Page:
" I was born and raised in Louisville, Kentucky and went to school for outdoor recreation in Bowling Green, Kentucky. In 2008, I had a summer internship as an urban park ranger in Brooklyn. During this time I met and fell in love with Van Neistat. I began stitching some things here and there while Van was editing the Neistat Brothers TV show. I attempted to go back to school that spring but my heart wasn't in it. This is when I really began to sew. After that, I moved back to New York to be with Van. We started making movies together but while he was editing I would sew. "
Elsa, how did you get into this particular cross-stitch project? For me it seems like one of those things that happened almost accidentally and got kinda larger than life ever since...
Yes. It's definitely the little project that got out of hand! I began stitching 3 years ago while I was away at a school in a small Kentucky town. While I was there it quickly became my only interest. I skipped out of all my classes and stitched all the time. I played around with various forms of stitching until I came across Craig Robinson's 8-bit people designs - Minipops. This inspired me to create my own, and soon I had so many I decided to put them on a quilt. I've been making quilts ever since.
Do you actually know how many pop culture icons you’ve portrayed so far? And which one did you start with?
I'm not sure exactly how many I've stitched so far but it is in the thousands. I started with the Royal Tenenbaums.
I was wondering if you use stitching as your only vessel to artistically articulate yourself?
Stitching is my preferred form of storytelling. I'm excited to explore it further and have so many big plans in the works. Stitching is my only form of artistic expression at the moment - owing a lot to its time-consuming and tedious nature.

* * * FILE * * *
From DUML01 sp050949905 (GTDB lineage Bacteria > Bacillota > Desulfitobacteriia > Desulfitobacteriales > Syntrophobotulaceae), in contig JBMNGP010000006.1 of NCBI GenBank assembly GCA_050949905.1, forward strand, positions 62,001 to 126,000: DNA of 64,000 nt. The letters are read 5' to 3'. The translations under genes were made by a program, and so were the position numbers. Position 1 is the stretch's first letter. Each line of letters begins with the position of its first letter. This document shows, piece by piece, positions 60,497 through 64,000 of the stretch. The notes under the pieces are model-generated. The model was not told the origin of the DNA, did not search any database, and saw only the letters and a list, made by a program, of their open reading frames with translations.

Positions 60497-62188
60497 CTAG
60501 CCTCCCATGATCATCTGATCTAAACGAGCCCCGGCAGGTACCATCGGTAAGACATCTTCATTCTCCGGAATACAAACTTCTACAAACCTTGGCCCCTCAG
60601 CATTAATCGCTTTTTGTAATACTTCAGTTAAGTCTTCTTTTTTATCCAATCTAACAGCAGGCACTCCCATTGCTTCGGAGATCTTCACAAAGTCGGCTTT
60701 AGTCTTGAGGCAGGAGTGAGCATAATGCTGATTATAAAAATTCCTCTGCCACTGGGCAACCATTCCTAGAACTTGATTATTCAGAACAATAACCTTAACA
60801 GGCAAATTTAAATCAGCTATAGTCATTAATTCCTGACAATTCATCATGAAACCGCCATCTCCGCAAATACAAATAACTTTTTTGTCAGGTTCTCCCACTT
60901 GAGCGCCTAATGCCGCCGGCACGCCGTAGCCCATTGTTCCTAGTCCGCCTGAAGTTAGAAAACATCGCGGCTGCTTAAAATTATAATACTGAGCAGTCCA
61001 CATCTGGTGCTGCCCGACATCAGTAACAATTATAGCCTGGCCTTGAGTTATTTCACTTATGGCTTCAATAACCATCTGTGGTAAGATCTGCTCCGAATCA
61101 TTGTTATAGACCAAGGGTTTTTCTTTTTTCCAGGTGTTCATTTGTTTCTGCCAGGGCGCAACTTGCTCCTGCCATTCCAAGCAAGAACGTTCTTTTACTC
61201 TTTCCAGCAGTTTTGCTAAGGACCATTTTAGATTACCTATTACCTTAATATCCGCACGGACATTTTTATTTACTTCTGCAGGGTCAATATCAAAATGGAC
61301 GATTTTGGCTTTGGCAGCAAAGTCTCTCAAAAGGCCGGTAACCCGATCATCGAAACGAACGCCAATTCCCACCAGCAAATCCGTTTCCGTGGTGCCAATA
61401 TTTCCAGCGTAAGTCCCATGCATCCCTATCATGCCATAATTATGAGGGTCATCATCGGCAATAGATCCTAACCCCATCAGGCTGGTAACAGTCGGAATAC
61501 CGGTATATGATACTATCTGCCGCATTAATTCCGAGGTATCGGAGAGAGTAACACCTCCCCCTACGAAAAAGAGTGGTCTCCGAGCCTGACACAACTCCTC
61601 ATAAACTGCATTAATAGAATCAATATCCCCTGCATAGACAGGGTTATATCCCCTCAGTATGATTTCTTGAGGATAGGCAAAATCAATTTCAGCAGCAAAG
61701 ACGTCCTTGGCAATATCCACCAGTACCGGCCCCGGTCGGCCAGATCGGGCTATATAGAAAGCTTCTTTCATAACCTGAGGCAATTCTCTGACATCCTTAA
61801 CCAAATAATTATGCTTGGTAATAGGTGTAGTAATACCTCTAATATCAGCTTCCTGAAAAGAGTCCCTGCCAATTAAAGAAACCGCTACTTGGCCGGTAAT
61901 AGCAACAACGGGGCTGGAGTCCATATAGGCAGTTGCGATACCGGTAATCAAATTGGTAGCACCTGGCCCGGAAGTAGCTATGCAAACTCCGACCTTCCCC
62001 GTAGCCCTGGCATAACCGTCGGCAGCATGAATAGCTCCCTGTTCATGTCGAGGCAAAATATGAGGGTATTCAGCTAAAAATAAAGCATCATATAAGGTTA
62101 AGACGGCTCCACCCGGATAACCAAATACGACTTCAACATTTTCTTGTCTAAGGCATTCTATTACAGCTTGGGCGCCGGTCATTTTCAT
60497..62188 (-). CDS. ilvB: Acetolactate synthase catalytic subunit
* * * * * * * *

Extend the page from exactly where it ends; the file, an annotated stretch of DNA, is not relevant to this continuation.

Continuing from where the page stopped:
Any complaints from some socialites as to why they haven’t been turned into an analog 8bit persona yet?
I haven't had too many complaints about not being stitched yet. I love stitching people I know and I love hearing people's suggestions. The list of people I want to stitch is always growing and seemingly endless.
Is there any difference when creating 8bit characters of living and dead people?
Creating 8 bit personas of dead people feels different than those of the living. Dead people are more fun.
What makes a pop cultural image for you? Is it all based on the qualtity of an image presented to the mainstream?
Sometimes I base a pop culture image on the most iconic and recognizable, and sometimes it is based on the image I think of most readily. Other times it is based on my personal favorite image.
What’s the actual criterion from which you choose your "protagonists"? Personal favorites or is it about the challenge to translate their distinctive features into this medium as well?
I choose my protagonists based on many things. Sometimes two people just belong together. Sometimes it's an homage to the Greats. Other times it is whoever pops into my head next or which thread colors I want to look at. The most exciting part is translating their distinctive features to 8-bit. I love it when I can make it super-detailed.
Would you say there's a subtle social comment about the cult of personality in your work as well?
Sometimes it feels like the cult of personality itself is my medium. It feels like a common language that, when manipulated just right, can tell many different stories by simply placing two people together.